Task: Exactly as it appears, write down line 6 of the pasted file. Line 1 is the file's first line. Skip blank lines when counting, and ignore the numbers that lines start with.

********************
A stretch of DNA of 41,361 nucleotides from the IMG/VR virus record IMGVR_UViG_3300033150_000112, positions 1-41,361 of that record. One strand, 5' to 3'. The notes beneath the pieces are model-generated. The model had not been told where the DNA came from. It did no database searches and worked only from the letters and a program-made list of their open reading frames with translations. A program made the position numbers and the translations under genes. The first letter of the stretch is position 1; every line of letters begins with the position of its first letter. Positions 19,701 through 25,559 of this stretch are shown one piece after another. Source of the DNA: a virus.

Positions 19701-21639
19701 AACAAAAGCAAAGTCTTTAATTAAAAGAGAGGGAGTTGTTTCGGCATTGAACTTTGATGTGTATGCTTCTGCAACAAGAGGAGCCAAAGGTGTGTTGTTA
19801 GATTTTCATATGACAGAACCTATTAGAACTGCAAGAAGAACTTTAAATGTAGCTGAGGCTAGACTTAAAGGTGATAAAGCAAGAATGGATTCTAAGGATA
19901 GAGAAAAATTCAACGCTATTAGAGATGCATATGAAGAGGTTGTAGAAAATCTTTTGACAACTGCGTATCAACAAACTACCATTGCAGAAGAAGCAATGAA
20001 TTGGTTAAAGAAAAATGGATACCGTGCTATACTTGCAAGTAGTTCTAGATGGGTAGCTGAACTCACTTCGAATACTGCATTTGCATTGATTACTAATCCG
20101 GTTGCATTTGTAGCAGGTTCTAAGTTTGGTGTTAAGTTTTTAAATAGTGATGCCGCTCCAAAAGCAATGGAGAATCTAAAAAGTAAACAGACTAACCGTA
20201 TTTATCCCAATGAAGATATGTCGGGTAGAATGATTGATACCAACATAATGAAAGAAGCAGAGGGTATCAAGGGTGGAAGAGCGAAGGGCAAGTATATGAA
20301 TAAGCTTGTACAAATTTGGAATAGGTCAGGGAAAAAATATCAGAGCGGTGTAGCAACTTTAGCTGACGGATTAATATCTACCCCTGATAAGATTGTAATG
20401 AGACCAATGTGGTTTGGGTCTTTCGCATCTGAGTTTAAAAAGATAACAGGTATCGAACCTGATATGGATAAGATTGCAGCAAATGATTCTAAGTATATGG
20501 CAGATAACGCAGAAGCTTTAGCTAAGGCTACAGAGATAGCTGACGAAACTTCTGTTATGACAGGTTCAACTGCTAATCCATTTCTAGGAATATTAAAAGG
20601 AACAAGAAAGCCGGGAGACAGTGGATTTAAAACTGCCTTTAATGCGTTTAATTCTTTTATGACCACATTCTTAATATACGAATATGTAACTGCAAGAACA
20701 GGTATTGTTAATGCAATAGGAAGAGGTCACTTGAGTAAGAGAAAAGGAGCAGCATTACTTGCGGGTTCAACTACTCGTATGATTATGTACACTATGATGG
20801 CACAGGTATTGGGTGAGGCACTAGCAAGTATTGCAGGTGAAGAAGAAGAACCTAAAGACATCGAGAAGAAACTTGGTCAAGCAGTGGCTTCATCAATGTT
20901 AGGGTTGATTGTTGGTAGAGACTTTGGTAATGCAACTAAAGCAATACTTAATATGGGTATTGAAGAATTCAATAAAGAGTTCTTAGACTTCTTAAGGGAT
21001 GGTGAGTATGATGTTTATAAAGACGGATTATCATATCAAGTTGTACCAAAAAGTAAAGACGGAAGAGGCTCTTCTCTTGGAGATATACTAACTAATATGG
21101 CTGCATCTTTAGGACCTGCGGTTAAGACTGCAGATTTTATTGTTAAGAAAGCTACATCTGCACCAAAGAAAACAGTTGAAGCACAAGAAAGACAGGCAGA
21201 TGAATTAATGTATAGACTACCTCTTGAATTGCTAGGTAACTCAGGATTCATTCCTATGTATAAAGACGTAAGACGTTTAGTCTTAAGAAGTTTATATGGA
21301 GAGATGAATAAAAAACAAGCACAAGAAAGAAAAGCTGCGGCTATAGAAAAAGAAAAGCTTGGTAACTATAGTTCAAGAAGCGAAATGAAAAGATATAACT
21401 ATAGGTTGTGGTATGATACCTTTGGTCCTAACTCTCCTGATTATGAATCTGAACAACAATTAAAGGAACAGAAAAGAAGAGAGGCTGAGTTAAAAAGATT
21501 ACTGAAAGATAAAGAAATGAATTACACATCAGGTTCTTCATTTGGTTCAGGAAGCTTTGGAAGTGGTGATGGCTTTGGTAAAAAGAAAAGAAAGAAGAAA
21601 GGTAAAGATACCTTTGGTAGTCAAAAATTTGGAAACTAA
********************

20001 TTGGTTAAAGAAAAATGGATACCGTGCTATACTTGCAAGTAGTTCTAGATGGGTAGCTGAACTCACTTCGAATACTGCATTTGCATTGATTACTAATCCG